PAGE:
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Eli Lilly & Co. v. Dr. Reddy’s Labs., Ltd.

Case Name: Eli Lilly & Co. v. Dr. Reddy’s Labs., Ltd., Civ. No. 16-0308-TWP-MPB, 2018 U.S. Dist. LEXIS 104653 (S.D. Ind. June 22, 2018) (Pratt, J.) 

Drug Product and Patent(s)-in-Suit: Alimta® (pemetrexed disodium); U.S. Patent No. 7,772,209 (“the ’209 patent”) 

Nature of Case and Issue(s) Presented: The ’209 patent described a method of administering a chemotherapy drug, pemetrexed disodium, with vitamins. Lilly asserted that Dr. Reddy’s (“DRL”) NDA drug product, which used pemetrexed ditromethamine, infringed the ’209 patent. DRL contended that its product was not a generic drug; rather, its product used a different chemical. Particularly at issue was claim 12, which the court had previously construed to refer to the liquid administration of pemetrexed disodium. Thus, the main issue at trial was whether, under the doctrine of equivalents, DRL’s pemetrexed ditromethamine product infringed the ’209, which claimed pemetrexed disodium. The court concluded that Lilly had proved infringement under the doctrine of equivalents based upon inducement and contributory infringement, and that DRL’s product would indirectly infringe the asserted claims.

Why Lilly Prevailed: First, DRL argued that Lilly could have drafted a better claim and limited its scope of protection when it claimed “pemetrexed disodium.” Lilly explained that its narrowed claim was written to overcome a rejection in view of Arsenyan, a prior-art article about a different antifolate, methotrexate. The court found that this rationale was tangential to the accused equivalent-pemetrexed ditromethamine and that Lilly had rebutted the presumption that prosecution history estoppel applied.

Next, DRL raised the Disclosure-Dedication Rule and its argument that the ’209 patent referenced U.S. Patent No. 4,997,838 to Akimoto—and that from Akimoto a POSA could find pemetrexed ditromethamine disclosed among the alternatives disclosed in Akimoto. But generic references in a written specification did not necessarily dedicate all members of a particular genus to the public. Lilly’s expert testified that Akimoto included pemetrexed and any “pharmaceutically acceptable salt thereof.” From this concession, DRL argued that tromethamine was included. Lilly responded that its expert also testified that Akimoto disclosed a genus of thousands of antifolates, and that tromethamine was not specifically disclosed in any referenced patent nor was the compound pemetrexed ditromethamine. The court decided that because Akimoto was not expressly incorporated, as required, in the ’209 patent, and in any event Akimoto did not specifically disclose pemetrexed ditromethamine as an alternative to pemetrexed disodium, the disclosure-dedication rule did not bar Lilly's doctrine of equivalents claim.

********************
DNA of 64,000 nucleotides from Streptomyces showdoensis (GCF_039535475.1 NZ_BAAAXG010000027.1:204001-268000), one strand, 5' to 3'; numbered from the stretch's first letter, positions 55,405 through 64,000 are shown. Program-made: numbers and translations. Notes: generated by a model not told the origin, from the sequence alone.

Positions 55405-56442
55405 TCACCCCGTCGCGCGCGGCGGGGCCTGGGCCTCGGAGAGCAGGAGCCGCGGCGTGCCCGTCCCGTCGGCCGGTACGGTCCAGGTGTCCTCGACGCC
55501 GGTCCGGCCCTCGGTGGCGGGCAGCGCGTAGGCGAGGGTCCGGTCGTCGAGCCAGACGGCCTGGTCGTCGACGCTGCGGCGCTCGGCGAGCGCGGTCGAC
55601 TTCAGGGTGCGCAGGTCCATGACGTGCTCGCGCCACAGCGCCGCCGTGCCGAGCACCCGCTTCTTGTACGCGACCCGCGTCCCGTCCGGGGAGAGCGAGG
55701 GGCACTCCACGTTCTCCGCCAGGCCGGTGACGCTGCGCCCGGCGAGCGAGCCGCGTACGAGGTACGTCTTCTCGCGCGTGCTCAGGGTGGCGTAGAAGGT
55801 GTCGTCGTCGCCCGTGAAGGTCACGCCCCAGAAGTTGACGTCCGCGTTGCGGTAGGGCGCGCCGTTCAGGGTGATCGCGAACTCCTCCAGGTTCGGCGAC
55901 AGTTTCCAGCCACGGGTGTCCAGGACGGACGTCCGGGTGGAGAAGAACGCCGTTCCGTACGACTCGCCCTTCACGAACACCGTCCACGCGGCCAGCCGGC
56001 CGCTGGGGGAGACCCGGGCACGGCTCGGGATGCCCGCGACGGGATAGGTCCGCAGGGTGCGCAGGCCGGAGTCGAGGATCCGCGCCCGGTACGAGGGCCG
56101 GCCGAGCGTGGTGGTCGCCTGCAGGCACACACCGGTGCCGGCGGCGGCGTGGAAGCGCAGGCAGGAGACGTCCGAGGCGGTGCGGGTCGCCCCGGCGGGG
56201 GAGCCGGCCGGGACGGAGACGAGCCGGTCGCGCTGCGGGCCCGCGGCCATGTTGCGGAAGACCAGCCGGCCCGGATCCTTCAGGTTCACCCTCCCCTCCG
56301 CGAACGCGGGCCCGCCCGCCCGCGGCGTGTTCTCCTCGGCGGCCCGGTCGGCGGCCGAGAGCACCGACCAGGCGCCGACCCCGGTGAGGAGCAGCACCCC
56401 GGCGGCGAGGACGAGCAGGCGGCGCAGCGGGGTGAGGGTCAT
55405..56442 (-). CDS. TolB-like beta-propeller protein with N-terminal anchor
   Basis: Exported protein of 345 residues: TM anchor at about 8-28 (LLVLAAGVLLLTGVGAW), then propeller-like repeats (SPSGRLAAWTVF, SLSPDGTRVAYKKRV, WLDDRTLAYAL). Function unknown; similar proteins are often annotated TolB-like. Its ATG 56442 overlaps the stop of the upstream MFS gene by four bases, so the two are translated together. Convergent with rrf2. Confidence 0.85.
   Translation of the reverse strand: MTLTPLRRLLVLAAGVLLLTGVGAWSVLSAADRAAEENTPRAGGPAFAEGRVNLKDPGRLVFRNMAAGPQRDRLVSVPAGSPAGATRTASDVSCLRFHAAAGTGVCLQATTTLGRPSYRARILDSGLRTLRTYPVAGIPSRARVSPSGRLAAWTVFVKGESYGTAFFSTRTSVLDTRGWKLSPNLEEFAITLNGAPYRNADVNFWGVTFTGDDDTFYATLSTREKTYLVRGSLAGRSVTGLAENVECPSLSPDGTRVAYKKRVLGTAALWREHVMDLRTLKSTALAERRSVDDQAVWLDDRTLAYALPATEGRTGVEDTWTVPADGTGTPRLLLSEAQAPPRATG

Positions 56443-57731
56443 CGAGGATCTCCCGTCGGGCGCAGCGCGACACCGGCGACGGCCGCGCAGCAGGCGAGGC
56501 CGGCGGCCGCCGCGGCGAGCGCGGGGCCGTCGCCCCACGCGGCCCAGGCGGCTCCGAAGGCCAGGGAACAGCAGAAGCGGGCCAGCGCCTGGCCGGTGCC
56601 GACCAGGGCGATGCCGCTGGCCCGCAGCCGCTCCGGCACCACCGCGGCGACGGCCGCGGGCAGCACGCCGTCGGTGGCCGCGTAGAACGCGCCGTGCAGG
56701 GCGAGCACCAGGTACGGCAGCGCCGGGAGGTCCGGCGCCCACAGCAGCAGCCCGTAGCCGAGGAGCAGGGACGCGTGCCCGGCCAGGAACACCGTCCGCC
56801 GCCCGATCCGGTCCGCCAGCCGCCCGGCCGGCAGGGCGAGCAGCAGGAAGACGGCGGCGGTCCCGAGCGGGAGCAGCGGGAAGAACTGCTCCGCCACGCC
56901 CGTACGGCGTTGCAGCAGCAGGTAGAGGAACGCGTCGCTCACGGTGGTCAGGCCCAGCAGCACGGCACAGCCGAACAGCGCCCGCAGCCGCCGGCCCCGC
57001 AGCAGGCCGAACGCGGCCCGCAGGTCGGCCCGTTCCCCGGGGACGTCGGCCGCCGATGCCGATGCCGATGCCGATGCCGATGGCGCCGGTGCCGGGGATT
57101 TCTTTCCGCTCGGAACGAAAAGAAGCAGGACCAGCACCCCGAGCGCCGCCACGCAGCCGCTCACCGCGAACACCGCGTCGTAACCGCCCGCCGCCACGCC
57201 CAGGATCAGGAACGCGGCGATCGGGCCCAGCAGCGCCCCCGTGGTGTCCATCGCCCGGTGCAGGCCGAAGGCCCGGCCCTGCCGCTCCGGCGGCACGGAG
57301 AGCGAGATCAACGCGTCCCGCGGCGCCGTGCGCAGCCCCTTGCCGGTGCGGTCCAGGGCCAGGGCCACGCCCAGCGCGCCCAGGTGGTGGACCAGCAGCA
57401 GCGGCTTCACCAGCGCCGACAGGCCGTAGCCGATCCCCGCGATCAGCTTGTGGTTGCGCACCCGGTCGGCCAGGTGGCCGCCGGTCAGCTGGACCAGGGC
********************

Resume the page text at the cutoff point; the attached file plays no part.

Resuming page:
Having decided that Lilly may allege infringement under the doctrine of equivalents, the court found that a POSA in this case was an oncologist, not a chemist as proposed by DRL. The court also decided that because equivalence in this case was based on chemical properties, the “insubstantial differences” test was the more appropriate framework for evaluating equivalence. The ’209 patent inventor testified that his invention related to “using pre-treatment B12 and folic acid to mitigate the toxicity of pemetrexed when it wa given to a patient with cancer. Pemetrexed ditromethamine treated cancer patients in exactly the same way as pemetrexed disodium. When both were placed in solution, both compounds dissociated completely—resulting in free pemetrexed and therapeutically irrelevant counterions. In fact, in aqueous solution, the two products were identical. The differences in the chemical properties between pemetrexed disodium and pemetrexed ditromethamine with regards to solubility, stability, pH, and buffering capacity were irrelevant in the context of the claimed method. Lilly did not dispute that there were differences when the products were in solid form. Instead, Lilly argued that the differences were insubstantial, and the court agreed. What was ultimately injected into the patient was pemetrexed ions, and that active moiety was the same in Lilly’s product and DRL’s product.

Finally, the court addressed inducement and contributory infringement. DRL argued that Lilly could not prove DRL specifically intended to infringe because specific intent requires proof that DRL knew the acts were infringing. But, the court found, that DRL ignored the fact that specific intent could be inferred from an accused product’ labeling. Because of the above infringement finding, DRL could not avoid intent or infringement on the basis that it possessed a “good faith belief that its proposed product would not infringe.”



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